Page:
"This is a memoir of my life," writes Bill Barr, the Republican lawyer who worked in two administrations as attorney general, an office created by statute in the first Congress in 1789.
Barr became the nation's 77th A.G. in 1991 when he was appointed to the office by President George H.W. Bush. Barr made his fateful return to government in 2019 as the 85th attorney general when President Donald Trump chose him for the office. In being selected to the same position as he had held before, Barr became, oddly, the second person to serve as attorney general twice. (The first was John Crittenden of Kentucky in 1841, and again from 1850 to 1853.)
The initial duties of an A.G. were to "prosecute and conduct all suits in the Supreme Court in which the United States shall be concerned, and to give his advice and opinion upon questions of law when required by the president of the United States, or when requested by the heads of any of the departments," such as State and Defense. Over the years the responsibilities of the federal government and of those concerning matters of justice in particular, have grown substantially. The Office of Legal Counsel carries out the opinion-writing function. It was Barr's first Senate-confirmed job and the one in which he was happiest.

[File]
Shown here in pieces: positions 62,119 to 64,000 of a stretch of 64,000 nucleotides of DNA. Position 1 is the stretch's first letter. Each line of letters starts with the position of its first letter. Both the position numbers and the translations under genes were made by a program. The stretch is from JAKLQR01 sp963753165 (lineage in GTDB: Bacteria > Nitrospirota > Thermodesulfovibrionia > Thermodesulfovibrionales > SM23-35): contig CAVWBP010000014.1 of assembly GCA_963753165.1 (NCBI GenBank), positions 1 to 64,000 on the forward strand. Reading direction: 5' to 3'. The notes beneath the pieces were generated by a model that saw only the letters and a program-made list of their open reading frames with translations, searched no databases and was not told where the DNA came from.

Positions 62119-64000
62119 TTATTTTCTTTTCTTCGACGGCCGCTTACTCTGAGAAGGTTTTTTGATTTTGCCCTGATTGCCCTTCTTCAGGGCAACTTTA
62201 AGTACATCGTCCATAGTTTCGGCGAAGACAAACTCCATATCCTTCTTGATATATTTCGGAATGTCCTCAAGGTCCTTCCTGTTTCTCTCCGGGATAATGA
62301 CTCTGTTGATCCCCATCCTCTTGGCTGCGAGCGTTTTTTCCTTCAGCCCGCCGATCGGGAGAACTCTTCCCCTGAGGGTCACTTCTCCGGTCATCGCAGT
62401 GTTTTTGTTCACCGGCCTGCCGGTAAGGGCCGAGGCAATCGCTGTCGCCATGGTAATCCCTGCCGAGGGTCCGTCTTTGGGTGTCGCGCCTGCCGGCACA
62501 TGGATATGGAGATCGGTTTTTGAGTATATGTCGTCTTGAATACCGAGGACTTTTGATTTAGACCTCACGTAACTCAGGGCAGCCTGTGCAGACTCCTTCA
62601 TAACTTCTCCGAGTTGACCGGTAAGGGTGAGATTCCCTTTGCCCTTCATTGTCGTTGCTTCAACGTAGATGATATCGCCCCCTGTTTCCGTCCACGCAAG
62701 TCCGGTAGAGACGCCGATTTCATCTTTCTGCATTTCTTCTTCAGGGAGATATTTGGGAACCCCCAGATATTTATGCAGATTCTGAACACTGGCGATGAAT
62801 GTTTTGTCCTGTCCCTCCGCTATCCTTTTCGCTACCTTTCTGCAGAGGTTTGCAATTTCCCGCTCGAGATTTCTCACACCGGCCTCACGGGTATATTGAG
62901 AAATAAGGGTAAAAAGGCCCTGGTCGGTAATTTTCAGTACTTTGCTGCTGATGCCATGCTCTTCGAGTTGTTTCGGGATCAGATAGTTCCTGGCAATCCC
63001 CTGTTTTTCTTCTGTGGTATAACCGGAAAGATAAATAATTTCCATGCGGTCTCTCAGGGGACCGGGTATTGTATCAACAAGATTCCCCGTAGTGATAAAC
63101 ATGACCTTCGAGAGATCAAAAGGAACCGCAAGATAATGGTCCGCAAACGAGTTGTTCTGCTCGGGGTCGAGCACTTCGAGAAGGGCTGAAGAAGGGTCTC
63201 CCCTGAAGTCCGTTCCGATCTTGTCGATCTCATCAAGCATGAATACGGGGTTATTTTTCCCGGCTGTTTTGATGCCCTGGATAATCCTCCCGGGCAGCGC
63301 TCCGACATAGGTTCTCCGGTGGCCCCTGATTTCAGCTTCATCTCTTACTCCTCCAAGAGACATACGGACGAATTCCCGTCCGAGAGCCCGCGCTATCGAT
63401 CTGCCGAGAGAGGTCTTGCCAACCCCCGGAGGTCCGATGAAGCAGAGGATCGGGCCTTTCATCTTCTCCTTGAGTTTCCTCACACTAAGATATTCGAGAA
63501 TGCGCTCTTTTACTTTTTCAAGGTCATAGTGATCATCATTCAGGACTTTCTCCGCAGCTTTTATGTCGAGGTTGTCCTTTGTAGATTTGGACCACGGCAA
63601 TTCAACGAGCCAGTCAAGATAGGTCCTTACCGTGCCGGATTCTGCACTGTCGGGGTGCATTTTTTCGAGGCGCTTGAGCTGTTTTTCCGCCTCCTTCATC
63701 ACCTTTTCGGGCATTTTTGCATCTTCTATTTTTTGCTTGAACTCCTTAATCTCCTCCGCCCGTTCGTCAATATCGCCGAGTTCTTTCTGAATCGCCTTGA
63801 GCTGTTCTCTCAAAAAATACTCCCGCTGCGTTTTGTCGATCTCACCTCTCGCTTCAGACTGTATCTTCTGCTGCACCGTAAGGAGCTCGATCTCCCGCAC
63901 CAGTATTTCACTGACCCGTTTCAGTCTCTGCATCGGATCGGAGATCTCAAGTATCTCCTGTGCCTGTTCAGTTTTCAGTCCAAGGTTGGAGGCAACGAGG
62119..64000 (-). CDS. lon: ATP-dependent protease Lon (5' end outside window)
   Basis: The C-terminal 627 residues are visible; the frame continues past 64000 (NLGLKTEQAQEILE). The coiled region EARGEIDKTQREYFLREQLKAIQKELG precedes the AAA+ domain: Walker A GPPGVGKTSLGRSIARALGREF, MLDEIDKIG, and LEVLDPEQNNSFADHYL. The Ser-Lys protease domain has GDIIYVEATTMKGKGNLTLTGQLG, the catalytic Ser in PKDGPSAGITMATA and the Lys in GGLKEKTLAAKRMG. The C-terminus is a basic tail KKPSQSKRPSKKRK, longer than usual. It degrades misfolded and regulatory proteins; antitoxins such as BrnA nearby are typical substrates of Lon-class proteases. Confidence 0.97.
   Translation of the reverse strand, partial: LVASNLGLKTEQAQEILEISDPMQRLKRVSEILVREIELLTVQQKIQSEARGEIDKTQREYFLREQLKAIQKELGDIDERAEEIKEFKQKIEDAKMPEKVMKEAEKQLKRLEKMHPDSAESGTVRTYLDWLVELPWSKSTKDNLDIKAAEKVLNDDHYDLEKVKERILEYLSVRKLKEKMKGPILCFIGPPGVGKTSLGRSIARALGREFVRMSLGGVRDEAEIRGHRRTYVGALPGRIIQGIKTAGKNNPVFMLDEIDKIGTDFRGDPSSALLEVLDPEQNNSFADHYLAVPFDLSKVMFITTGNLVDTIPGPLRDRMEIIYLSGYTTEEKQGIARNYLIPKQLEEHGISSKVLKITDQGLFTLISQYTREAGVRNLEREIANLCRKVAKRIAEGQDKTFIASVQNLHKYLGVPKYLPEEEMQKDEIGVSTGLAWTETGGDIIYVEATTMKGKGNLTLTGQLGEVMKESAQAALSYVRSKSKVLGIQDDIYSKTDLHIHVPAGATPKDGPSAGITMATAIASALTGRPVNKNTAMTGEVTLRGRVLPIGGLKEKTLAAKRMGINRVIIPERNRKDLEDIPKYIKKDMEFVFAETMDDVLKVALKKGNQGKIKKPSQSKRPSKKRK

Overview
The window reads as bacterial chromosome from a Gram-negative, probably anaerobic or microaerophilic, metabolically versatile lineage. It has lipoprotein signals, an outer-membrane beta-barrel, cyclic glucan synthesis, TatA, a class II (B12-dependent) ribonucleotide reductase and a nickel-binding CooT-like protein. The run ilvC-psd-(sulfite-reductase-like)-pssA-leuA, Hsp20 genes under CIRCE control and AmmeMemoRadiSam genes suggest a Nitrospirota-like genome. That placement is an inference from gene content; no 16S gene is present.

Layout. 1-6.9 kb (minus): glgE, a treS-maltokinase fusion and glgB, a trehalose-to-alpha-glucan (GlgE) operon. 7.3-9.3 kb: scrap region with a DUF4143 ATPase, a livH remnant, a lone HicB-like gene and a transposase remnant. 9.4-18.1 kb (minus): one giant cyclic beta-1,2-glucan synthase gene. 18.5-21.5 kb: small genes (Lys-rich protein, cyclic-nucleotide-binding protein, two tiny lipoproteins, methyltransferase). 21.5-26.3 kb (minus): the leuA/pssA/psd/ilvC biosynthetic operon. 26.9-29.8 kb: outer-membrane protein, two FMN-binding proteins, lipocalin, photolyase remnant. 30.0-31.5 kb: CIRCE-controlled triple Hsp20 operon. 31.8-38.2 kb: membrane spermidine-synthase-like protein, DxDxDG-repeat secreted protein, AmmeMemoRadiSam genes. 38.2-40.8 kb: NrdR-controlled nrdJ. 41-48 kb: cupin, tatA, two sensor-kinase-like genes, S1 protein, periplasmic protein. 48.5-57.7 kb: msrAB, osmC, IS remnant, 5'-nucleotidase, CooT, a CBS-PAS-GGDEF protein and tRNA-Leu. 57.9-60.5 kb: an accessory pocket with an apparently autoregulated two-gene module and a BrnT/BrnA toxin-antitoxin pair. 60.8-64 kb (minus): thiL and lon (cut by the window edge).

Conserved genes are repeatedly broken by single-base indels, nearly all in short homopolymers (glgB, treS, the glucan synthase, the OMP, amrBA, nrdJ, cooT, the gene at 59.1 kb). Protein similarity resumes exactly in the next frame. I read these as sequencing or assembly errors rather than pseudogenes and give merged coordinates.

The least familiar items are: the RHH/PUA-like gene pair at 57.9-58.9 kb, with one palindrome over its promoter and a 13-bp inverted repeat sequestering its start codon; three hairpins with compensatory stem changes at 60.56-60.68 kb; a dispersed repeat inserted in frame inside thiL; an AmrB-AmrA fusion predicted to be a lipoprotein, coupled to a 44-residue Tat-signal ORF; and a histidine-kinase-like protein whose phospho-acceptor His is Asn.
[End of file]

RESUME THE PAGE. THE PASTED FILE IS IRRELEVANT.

At a meeting of lawyers some 50 years ago, the question arose as to how the office of attorney general is to be defined. President Ford's A.G., Ed Levi, said it's "just one damn thing after another." Barr has chosen the phrase as the title of his new book. It is a good choice, not least because it is funny—funny about serious things.
"Having held the post twice," Barr writes, "I can say—and I know all my fellow former Attorneys General will agree—that description perfectly captures the essence of the job."
One Damn Thing is an excellent book. At 608 pages, it is engaging and well-written, and Barr reveals himself to be a compelling political analyst of solidly conservative views.
Barr begins, however, with a prologue in which he treats his late December 2020 White House meeting with President Trump, in which the two men continued their argument over voter fraud in the presidential election. When Barr had finally had enough of Trump's insistence that the election had been "stolen," even though the evidence needed to prove such a claim was still inadequate, the attorney general tried to bring the conversation to an end.
"I understand you are very frustrated with me, Mr. President, and I am willing to submit my resignation. But I have"—
A loud sound, almost like a gunshot, cut me off and jolted us all. "Accepted," the president yelled. It took me a second to see that President Trump had slammed the table with his palm. "Accepted," he yelled again.
He hit the table once more; his face was quivering. "Leave, and don't go back to your office. You are done right now. Go home," he barked.
I nodded and said, "I understand, Mr. President."
Barr did indeed resign, on December 23, 2020. Things were happening, as fast as you can slap a White House table.
Who is this man, who challenged a president in the Oval Office? William P. Barr was born in 1950 in New York City. He was the first of four sons in the family of Donald and Mary Barr, both of whom were on the faculty of Columbia University. The Barrs lived in an upscale, liberal neighborhood in an apartment that Bill describes as "stately." As parents, the Barrs were old school: "Keeping order sometimes required a good spanking but more often a credible threat of force was enough to bring peace."